• Market Crumbs

Consumers Continue To Cut The Cord

Image via aj_aaaab on Unsplash

With people confined to their homes as a result of COVID-19, there's not a whole lot to do besides binge-watch television shows. With plenty of time to catch up on shows, viewership of classics such as The Sopranos has jumped 179%.

In the case of The Sopranos, the large spike in interest could be attributed to HBO's decision to offer its library of content for free ahead of this month's launch of HBO Max.

The move by HBO is the latest example of how content providers are trying to lure consumers to their streaming services and away from traditional cable and satellite TV.

According to MoffettNathanson, the first quarter saw 1.8 million consumers drop their pay-TV subscriptions. The decline represents a 7.6% annualized rate, which is the fastest decline in pay-TV subscribers ever recorded.

"At 63% of occupied households, traditional pay TV penetration has reached a level not previously seen since roughly 1995," analyst Craig Moffett wrote in a report. "There are now as many non-subscribing households (46M) as there were pay TV subscribers in 1988."

Satellite TV was hit particularly hard in the first quarter with AT&T losing one million subscribers, mostly from DirecTV. Dish Network lost 413,000 subscribers during the first quarter, the company's largest quarterly decline on record.

Internet delivered "virtual" TV providers also showed a net decline during the first quarter. AT&T TV Now, Dish's Sling TV, Hulu + Live TV, YouTube TV and FuboTV lost more than 300,000 subscribers combined.

One of the reasons the first quarter may have seen a record-setting decline in subscriptions is likely the result of sports being cancelled. A survey from The Trade Desk found that 60% of Americans say watching live sports is the primary reason they have kept their cable TV subscriptions.

With many networks locked in to lucrative sports broadcasting contracts, we've seen deals that years ago would've seemed highly improbable such as the NFL striking a deal with Amazon to stream games.

With virtually every company launching some sort of streaming service, the future may mean less profits for the industry as a whole, according to Moffett.

"Notwithstanding the princely valuations being accorded SVOD platforms like Disney+, we doubt the DTC lifeboats will ever come close to matching the profitability of the business they are ostensibly designed to replace."

While traditional cable and satellite TV continues to struggle, Netflix added nearly 16 million subscribers last quarter, bringing the company's total subscriber count to nearly 200 million globally.

As people continue cord-cutting at a record rate, it will certainly be interesting to watch the industry continue to fight each other in the coming years.

Leftover Crumbs

  • China pulls back on U.S. investment. Chinese direct investment in the United States fell to the lowest level since 2009 last year, according to a report from research firm Rhodium Group and the National Committee on U.S.-China Relations. This year appears to be getting worse as the first few months of 2020 saw just $200 million in newly announced direct investments compared to an average $2 billion per quarter last year. "Our two countries are still far from decoupled, but the trend lines are not pointing in the right direction," president of the National Committee on U.S.-China Relations Stephen Orlins said.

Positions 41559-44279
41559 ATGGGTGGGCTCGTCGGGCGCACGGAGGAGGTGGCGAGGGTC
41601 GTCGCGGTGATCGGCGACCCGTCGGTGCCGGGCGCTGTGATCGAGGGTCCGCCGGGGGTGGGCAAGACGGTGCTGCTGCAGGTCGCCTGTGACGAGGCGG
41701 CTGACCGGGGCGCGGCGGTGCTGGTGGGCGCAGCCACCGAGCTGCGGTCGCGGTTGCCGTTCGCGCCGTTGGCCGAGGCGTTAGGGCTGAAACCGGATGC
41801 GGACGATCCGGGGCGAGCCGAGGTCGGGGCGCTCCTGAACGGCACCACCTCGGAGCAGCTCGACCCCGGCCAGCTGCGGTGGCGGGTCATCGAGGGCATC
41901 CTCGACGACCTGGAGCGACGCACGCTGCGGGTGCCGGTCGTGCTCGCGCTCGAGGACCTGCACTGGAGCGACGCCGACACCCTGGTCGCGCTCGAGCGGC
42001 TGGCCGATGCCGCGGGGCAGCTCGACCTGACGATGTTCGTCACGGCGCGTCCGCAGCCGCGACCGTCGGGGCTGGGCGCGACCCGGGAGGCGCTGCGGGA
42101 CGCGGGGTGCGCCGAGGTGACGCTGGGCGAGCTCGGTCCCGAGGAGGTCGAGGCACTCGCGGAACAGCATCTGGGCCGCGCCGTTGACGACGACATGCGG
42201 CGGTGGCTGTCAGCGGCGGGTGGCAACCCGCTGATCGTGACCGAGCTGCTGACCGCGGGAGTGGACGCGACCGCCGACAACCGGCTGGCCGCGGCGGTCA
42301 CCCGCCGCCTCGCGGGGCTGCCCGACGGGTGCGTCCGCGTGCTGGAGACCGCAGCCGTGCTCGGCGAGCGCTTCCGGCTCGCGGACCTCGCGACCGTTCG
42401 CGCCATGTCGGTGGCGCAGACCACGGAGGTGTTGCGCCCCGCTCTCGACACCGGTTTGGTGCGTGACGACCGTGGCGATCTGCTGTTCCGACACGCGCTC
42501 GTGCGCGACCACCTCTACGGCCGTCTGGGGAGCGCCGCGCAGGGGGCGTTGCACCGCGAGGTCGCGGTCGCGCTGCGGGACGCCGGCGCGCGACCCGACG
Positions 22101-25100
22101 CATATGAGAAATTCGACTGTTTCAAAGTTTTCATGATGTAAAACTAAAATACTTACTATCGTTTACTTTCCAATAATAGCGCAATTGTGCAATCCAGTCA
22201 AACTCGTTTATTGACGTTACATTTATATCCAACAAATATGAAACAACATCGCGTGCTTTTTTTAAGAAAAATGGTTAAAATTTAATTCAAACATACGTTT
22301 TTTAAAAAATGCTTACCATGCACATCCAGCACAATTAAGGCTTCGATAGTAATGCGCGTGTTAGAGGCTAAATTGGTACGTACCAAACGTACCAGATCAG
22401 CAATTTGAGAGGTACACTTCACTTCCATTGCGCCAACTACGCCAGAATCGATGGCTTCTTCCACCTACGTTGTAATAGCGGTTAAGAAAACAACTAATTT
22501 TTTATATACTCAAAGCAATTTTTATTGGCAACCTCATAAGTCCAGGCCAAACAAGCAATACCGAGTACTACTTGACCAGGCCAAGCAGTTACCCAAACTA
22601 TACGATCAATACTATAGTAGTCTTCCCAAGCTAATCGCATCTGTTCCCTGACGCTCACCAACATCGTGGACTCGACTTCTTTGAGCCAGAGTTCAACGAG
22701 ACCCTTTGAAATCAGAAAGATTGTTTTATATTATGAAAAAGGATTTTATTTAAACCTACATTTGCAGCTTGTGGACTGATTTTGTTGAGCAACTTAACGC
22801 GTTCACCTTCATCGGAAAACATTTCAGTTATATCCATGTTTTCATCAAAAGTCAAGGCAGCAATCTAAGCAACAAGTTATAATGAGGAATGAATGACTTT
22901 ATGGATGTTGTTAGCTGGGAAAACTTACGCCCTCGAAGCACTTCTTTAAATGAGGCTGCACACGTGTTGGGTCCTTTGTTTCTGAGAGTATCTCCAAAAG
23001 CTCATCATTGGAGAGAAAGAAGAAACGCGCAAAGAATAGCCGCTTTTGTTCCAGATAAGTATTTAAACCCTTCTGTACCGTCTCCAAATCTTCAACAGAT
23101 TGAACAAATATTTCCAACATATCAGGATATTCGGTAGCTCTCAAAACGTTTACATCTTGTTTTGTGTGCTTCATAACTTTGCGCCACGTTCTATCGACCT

• Abbott Labs' antibody test is on the way. The U.S. Food and Drug Administration has granted emergency use authorization to Abbott Laboratories' COVID-19 antibodies test. The company expects to ship nearly 30 million tests this month, with the capacity to ship 60 million tests in June. "Having more options of highly reliable tests across our platforms will help healthcare workers and health officials as they conduct broad scale testing for COVID-19," Abbott Laboratories CEO Robert Ford said.

  • Apple heading to India? Senior executives at Apple have reportedly met with Indian government officials to discuss plans to bring nearly a fifth of its production capacity from China to India. The plan, which could see Apple produce $40 billion worth of iPhones over the next five years, would make Apple India's largest exporter. "India isn’t a big market for Apple as the company sells only a fraction of its total output in India. It is actually looking at India as a base to manufacture and export, essentially diversifying its production out of China," an Indian official said.

  • Paul Tudor Jones loves bitcoin. Hedge fund manager Paul Tudor Jones is betting on bitcoin, saying we're witnessing the "birthing of a store of value." "It’s a great speculation. I’ve just got something ... just over 1% of my assets in bitcoin. Maybe it’s almost 2. That seems like the right number right now," Jones said. "Every day that goes by that bitcoin survives, the trust in it will go up." When discussing cash, Jones said "you have, in essence, a wasting asset in your hands."

  • Branson trimming Virgin Galactic stake. Virgin Group founder Sir Richard Branson intends to sell $504.5 million worth, or just under 22%, of his Virgin Galactic Stake. Branson will use the proceeds for Virgin Group's "portfolio of global leisure, holiday and travel businesses that have been affected by the unprecedented impact of COVID-19." The sales will be made "from time to time by means of ordinary brokers' transactions."